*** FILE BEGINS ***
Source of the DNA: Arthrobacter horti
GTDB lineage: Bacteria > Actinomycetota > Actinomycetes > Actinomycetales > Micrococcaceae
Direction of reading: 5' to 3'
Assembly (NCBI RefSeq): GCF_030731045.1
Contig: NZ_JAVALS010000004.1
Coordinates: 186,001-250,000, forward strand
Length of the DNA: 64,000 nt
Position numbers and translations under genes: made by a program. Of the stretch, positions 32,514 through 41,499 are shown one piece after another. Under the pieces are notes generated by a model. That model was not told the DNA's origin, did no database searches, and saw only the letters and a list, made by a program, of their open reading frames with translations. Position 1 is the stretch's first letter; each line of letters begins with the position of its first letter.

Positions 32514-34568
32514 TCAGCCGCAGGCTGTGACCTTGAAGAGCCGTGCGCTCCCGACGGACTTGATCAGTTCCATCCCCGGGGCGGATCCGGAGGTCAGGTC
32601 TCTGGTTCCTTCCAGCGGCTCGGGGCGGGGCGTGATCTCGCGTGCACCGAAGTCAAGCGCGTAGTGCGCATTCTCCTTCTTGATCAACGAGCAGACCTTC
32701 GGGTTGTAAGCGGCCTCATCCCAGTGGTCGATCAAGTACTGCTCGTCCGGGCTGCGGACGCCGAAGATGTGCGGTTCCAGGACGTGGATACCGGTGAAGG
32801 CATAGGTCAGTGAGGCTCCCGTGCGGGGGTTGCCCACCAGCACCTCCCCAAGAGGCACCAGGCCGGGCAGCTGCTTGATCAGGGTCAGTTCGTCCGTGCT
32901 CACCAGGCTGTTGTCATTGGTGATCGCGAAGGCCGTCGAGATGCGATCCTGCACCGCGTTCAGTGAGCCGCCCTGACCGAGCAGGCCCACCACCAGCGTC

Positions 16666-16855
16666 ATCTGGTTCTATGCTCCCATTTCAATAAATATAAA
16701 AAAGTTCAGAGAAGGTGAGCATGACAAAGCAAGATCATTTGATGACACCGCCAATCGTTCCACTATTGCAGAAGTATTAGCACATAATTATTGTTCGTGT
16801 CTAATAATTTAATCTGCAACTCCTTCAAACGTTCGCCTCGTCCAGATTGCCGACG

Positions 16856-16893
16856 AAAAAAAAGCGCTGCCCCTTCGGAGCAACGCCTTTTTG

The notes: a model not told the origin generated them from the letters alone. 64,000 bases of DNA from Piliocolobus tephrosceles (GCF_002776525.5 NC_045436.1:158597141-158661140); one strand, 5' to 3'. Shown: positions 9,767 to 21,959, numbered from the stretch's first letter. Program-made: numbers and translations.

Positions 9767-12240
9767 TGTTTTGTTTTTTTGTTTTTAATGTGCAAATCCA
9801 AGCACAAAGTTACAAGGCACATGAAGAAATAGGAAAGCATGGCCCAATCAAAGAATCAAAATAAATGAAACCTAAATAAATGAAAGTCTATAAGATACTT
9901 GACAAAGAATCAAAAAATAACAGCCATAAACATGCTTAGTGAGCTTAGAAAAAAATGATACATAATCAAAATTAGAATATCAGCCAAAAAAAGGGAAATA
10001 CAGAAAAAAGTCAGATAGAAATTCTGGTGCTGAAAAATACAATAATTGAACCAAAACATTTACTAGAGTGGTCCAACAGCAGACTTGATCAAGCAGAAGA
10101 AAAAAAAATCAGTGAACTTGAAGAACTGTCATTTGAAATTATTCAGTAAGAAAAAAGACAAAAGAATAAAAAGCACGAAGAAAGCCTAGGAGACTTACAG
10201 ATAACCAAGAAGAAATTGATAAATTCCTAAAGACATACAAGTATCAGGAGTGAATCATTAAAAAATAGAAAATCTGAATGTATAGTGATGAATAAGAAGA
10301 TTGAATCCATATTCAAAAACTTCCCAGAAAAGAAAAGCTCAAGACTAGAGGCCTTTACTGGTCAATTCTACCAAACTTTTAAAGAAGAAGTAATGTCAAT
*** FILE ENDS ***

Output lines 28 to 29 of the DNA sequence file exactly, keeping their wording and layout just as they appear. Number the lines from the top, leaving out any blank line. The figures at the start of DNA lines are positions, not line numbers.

10201 ATAACCAAGAAGAAATTGATAAATTCCTAAAGACATACAAGTATCAGGAGTGAATCATTAAAAAATAGAAAATCTGAATGTATAGTGATGAATAAGAAGA
10301 TTGAATCCATATTCAAAAACTTCCCAGAAAAGAAAAGCTCAAGACTAGAGGCCTTTACTGGTCAATTCTACCAAACTTTTAAAGAAGAAGTAATGTCAAT